Does Espresso Have More Caffeine Than Regular Coffee?

mbg SEO Editor By Eliza Sullivan
mbg SEO Editor
Eliza Sullivan is an SEO editor at mindbodygreen. She writes about food, recipes, and nutrition—among other things. She studied journalism at Boston University.
Latte on a Countertop

Image by Tatjana Zlatkovic / Stocksy

For the years I spent working as a barista, there was one question I seemed to be asked more than any other: "Which drink has the most caffeine?" Look, I get it; oftentimes we venture into a coffee shop for a pick-me-up in the form of a caffeinated treat, so the question is worth asking.

The other form of the question we'd frequently be asked was "Do lattes or Americanos have more caffeine than a classic cup of coffee?" Well, while there is an answer to that question, it's not so straightforward. Here's why:

Espresso vs. drip coffee: Which has more caffeine?

The answer is yes, technically espresso has more caffeine. Brewed using hot water, nine bars of pressure, and a more concentrated ratio of coffee grounds to water, a standard 1-ounce espresso does have more caffeine than 1 ounce of brewed coffee would. (Find our ranking of other caffeinated drinks here.)

The actual numbers? According to the U.S. Department of Agriculture nutrition data, 1 ounce of brewed espresso has just about 63 milligrams (mg) of caffeine, while the same source says that an ounce of standard brewed coffee has about 12 mg of caffeine. But what that doesn't account for is serving size—after all, while you might have a single shot of espresso, you're hardly sitting and drinking a single ounce of brewed coffee.

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What does that actually mean for the different cups of coffee?

A small coffee at the majority of U.S. cafes is usually around 12 ounces. When you compare the caffeine in that 12-oz. cup of drip to the caffeine in the standard shot (or two) used in espresso-based drinks, the information gets even more jumbled.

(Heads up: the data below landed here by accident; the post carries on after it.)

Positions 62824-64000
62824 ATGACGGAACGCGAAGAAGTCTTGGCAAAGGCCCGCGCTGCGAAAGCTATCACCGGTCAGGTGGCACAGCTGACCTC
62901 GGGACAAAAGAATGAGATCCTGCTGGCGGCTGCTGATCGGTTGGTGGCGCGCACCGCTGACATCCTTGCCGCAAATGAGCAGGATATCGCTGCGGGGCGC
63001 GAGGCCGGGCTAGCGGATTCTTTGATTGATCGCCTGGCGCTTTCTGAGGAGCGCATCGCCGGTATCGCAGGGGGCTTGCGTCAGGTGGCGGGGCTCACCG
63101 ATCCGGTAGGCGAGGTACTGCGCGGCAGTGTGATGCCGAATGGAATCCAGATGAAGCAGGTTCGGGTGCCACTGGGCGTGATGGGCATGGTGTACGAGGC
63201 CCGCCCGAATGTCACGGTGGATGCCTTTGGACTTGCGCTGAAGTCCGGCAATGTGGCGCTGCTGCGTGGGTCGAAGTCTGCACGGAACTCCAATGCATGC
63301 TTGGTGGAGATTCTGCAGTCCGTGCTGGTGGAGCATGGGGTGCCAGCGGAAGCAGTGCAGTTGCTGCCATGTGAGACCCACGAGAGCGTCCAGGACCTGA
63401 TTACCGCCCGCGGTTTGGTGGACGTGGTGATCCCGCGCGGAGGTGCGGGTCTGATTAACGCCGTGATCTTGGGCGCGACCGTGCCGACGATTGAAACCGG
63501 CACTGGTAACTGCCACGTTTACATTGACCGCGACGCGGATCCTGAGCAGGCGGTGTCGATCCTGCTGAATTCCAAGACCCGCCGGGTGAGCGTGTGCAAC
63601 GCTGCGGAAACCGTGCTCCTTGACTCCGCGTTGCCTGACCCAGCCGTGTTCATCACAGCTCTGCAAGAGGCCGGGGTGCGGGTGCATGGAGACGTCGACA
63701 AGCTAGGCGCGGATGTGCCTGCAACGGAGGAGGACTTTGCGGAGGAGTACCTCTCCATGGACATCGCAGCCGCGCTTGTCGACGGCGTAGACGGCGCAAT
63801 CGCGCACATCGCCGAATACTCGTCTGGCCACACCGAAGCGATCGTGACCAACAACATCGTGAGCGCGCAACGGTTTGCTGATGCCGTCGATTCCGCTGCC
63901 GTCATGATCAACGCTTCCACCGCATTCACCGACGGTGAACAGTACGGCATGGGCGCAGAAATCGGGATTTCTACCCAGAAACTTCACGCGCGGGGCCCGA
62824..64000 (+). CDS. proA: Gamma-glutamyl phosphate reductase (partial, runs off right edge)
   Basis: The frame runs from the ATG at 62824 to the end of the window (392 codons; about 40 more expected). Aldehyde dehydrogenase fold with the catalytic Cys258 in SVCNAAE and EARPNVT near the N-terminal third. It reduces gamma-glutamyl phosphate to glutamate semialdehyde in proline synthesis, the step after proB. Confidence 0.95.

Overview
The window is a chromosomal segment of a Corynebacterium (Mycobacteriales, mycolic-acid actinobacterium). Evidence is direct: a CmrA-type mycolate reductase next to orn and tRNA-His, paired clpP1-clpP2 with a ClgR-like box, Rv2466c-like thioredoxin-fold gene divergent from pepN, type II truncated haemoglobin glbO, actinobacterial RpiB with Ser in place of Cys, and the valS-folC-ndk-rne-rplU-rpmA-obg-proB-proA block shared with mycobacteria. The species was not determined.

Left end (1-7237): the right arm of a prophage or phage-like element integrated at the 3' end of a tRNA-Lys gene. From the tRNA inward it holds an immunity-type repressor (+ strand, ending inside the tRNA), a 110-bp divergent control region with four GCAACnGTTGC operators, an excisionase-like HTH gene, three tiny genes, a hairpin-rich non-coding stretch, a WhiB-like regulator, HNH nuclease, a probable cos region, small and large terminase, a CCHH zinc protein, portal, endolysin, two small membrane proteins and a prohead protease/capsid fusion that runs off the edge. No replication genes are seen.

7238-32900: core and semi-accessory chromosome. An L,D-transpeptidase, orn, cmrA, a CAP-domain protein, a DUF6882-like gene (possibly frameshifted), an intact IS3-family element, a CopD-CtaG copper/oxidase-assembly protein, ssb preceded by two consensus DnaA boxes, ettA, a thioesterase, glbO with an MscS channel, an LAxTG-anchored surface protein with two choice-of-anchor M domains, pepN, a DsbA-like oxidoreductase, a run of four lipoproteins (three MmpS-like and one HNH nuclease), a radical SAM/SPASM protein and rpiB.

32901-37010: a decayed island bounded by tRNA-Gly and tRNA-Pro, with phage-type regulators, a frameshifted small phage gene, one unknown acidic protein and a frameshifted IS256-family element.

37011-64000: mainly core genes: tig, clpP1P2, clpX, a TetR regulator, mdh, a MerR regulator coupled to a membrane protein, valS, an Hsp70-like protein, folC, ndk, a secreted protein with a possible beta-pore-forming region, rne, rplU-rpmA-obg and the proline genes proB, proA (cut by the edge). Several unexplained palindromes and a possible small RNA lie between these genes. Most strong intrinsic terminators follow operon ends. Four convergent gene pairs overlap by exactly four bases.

Based on the above numbers, your standard shot of espresso has around 63 mg of caffeine. In my experience, some cafes use a double shot as the standard—in which case, a latte or Americano would have around 126 mg of caffeine (give or take a bit) in a 12-ounce option. By comparison, a 12-ounce cup of coffee would have around 144 mg of caffeine—so certainly more caffeine, especially if the espresso-based drink starts with a single shot.

The takeaway.

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Basically, yes: The assumption that espresso is more caffeinated, and therefore will get you more wired, is technically correct. But since you're hardly ever going to drink such a small amount of drip coffee that it would matter—for reference, to have a drip coffee with less caffeine than an espresso, you'd have to drink less than 5 ounces of drip coffee.

Instead, make sure you know how many shots of espresso are going into your drink when you do order that way, and pay close attention to the way your body reacts to your different orders. If you feel like you ought to be cutting back, espresso might actually be a good way to go: Try ordering a single-shot Americano in place of your classic black coffee as a start. You could also try integrative gastroenterologist and mbg Collective member Marvin Singh, M.D.'s solution: caffeine microdosing.

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